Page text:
First of all, if you look really closely, those aren't 25.000 applications. They're 25.000 *packages* - including libraries (who cares about those?), documentation, meta packages, maybe even development versions of packages (sources).

Secondly, you're forgetting about statistics and evolution. More variation and competition means there's a greater chance of success. Only a small percentage of applications are any good.

Thirdly, for each niche there are many design decisions. Out of 10.000 crappy applications for a certain niche, you'll have 100 decent applications, 10 really good ones, and 3 great ones, each having a different design philosophy (therefore you can't replace great application A with B or C).

Should I write my own "custom" application for everything that doesn't fit that tight collection of 25.000 "applications"? (answer: no, on Windows you find a tool already made for 99% of regular desktop activities)

Applications and bundled libraries

Posted Apr 8, 2010 18:27 UTC (Thu) by wookey (subscriber, #5501) [Link]

Whilst I am a huge fan of 'the Debian way' of central package management, it really isn't true to say that the current (large) pile covers most areas. There are big gaps in no doubt many areas; I've recently noticed them in two: energy monitoring/control and building design. There are an awful lot of handy Windows apps for things like calculating beam loadings in buildings, and many more for specifying vendor's products like hot water tanks and ventilation equipment. Very few of those are free software, but they probably could be and either they all need adding to the distro repositories or we need a more modular mechanism for installing developer/vendor-supplied apps. I believe autopackage is intended to fill that role but it hasn't been very popular so far (possibly because the internals are pretty ugly). I mention it because no-one else has so far - maybe something like that is worth more effort.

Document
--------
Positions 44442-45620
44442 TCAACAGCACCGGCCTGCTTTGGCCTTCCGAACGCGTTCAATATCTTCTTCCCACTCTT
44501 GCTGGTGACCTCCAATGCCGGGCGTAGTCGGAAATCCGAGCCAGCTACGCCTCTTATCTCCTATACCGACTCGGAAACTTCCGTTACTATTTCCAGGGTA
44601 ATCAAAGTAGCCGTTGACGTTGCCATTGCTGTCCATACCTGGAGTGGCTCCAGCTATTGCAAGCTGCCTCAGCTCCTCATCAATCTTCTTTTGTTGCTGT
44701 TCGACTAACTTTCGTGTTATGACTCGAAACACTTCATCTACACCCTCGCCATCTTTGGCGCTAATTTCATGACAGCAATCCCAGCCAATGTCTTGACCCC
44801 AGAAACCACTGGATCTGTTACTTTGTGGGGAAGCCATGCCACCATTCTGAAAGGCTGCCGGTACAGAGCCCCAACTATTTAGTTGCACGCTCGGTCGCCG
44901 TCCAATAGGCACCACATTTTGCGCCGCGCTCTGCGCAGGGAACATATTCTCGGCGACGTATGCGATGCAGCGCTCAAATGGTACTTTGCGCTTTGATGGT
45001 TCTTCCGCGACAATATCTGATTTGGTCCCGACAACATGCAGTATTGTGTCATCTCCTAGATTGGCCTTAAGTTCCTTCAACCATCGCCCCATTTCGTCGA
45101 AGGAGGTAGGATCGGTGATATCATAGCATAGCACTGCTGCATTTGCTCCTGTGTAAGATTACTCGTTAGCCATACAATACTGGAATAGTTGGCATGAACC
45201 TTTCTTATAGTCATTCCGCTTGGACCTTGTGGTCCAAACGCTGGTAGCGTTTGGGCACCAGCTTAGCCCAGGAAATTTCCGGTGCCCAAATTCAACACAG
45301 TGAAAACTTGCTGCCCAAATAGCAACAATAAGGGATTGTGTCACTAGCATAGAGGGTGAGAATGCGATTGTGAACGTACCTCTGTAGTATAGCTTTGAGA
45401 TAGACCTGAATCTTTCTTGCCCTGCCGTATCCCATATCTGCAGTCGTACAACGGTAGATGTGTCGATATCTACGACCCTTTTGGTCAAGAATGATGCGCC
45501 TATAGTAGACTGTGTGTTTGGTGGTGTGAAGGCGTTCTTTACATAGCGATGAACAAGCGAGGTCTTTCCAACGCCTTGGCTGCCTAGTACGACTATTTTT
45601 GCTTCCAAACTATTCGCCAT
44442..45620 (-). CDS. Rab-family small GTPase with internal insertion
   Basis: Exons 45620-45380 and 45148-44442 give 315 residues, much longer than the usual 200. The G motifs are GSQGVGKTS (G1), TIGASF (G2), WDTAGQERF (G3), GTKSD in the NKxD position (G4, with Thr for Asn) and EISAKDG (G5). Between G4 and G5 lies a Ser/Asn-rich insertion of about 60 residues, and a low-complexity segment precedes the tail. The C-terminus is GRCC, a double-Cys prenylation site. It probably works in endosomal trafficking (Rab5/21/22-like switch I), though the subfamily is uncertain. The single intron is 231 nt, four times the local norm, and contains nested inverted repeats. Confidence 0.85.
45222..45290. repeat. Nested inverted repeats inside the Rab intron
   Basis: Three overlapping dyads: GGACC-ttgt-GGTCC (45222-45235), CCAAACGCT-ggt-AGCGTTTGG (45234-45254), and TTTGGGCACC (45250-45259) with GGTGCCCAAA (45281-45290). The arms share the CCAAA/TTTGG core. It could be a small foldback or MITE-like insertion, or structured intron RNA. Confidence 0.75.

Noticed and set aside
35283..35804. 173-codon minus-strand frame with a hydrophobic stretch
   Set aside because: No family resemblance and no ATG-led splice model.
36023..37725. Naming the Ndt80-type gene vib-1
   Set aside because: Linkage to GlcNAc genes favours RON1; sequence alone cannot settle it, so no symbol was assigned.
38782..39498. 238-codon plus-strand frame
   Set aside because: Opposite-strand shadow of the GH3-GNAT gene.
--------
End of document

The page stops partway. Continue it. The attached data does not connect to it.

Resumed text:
On the energy monitoring front there are plenty of things like mango, diyzoning, owfs and temploggerd whcih are basic apps for this stuff but none are in Debian yet (or weren't last time I looked). No doubt they will be at some point but until then anyone wanting to use them has an installation problem. I tried local building but found this to be very hard indeed for the two java-based apps there when targeting an arm box. Obviously that wasn't something the developers had tried.